Monday, September 27, 2010

Houston: We Have Compost

I don't know about where you live, but in my neck of the woods cast-off wooden palettes are outside every kind of building shop, and businesses are always trying to get rid of them. They seem to reproduce rapidly in this climate too, so it takes about 5 seconds to accumulate a couple dozen of them should you have a yard project that needs doing (and needs palettes).

This being the Crunchy West Coast, where everyone has a compost bin and a spirulina smoothie with bee pollen and wheat grass, these palettes have evolved into the most popular material with which to make compost bins.

I've been wanting to build a new compost bin system for about, oh, maybe 5 years. But since we've always been renters, I've had to make do with those black plastic tub-like barrels everyone seems to have in their back yard. So yes, I did have two serviceable compost bins, but really, they aren't the best of designs, particularly when one has vigorous compost putter outers (CPOs) in the family. Mine have looked rather shell-shocked of late. So I started accumulating palettes. Much to Richard's unease. "More junk!" I think might have been his exact quote. "Oh, ye of little faith!" was my retort (which I realize doesn't really mean anything but at the time I couldn't think of a wittier reply).


Free + Palette + Labour = A Good Thing.

Here we have the most popular style in compost bins. Also known as the Three Bin System, this trendy little number has a bin for each step on your compost's journey: 1) Beginner, 2) Intermediate, and 3) Fully composted. May or may not come with garden fork.

This one just appeared in my yard over the weekend. Magically. Really. One minute it wasn't there and the next minute - hey presto - it was. And look, there are already some compostable items inside! *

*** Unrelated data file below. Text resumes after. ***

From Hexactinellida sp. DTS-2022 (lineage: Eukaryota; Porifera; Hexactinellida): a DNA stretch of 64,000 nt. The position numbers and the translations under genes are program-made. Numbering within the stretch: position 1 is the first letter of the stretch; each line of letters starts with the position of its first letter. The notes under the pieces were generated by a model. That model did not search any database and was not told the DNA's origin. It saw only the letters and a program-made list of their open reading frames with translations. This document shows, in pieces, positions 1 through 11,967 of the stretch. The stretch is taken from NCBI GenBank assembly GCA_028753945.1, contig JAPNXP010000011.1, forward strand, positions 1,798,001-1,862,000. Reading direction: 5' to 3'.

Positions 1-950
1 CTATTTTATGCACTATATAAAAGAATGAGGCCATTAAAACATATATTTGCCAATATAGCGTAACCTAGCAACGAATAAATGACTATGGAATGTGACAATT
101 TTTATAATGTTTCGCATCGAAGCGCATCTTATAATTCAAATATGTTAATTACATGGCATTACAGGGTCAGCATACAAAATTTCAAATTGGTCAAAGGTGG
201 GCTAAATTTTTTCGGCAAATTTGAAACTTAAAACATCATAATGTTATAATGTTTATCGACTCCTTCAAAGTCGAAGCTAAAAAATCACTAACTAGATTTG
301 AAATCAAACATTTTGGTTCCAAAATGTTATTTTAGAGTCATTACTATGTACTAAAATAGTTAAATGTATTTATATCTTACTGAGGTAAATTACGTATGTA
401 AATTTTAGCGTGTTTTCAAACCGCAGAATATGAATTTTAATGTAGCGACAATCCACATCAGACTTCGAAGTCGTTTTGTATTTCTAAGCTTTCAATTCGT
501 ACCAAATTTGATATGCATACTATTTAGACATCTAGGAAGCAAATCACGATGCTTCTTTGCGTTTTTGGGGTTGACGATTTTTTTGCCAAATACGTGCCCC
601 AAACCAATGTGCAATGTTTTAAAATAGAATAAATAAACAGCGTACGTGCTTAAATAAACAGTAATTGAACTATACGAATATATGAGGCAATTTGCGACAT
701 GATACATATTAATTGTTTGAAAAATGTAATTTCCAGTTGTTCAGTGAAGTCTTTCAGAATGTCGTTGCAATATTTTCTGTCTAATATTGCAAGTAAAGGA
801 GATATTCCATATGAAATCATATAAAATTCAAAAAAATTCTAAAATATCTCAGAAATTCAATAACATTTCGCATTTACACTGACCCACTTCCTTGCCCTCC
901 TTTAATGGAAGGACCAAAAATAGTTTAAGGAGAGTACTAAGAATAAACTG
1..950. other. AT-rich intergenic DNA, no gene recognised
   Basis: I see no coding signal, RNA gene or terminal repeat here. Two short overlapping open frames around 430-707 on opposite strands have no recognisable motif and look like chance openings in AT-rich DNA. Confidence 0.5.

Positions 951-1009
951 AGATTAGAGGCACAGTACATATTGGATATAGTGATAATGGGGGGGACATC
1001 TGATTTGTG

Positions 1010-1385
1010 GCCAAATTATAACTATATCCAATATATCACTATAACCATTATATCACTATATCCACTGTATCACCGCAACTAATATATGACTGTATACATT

* item in question may or may not have had a little help from a handy guy named Richard, who would rather have been cleaning out the pigsty also known as the basement, so he could install some shelving he received many months ago, but we won't get into that because that isn't very productive, now, is it?

Now that the compost is in one place of the yard, instead of in several black plastic bins which migrate around the yard (and are usually in the most inconvenient places come winter when my CPOs are least interested in slogging around the yard with a heavy pail of vegetable trimmings).
Which leaves this part of the yard devoid of activity. Not being one to leave handy areas like these empty, I'm thinking chickens might look good here. Chickens or a really large greenhouse? Chickens AND a really large greenhouse?

Hey, was that Richard I just saw running down the street? Wait! Richard! Can't you help me build that chicken coop first?



Samantha said...

Hee hee!! I imagine Richard to have the same look on his face that my husband gets every time I get inspired to change something (which happens a lot!)

Your compost bins are lovely. We have the space saving two bin system, which isn't quite as fabulous but still produces some gorgeous dirt (that I used to fill my latest inspiration - the strawberry patch!)

Michelle said...

What about goats? Or a little pond with some ducks? And frogs! And fish! Oh, the possibilities!

sheila said...

Michelle, I suggested goats to my husband and he suggested that we get, instead, a tiger.

Dave said...

Like the three step method

Suji said...

...he suggested that we get, instead, a tiger...

I wonder what Toffee will think of that? :)

Michelle said...

Wow, a tiger; I hadn't thought of that! That's even better!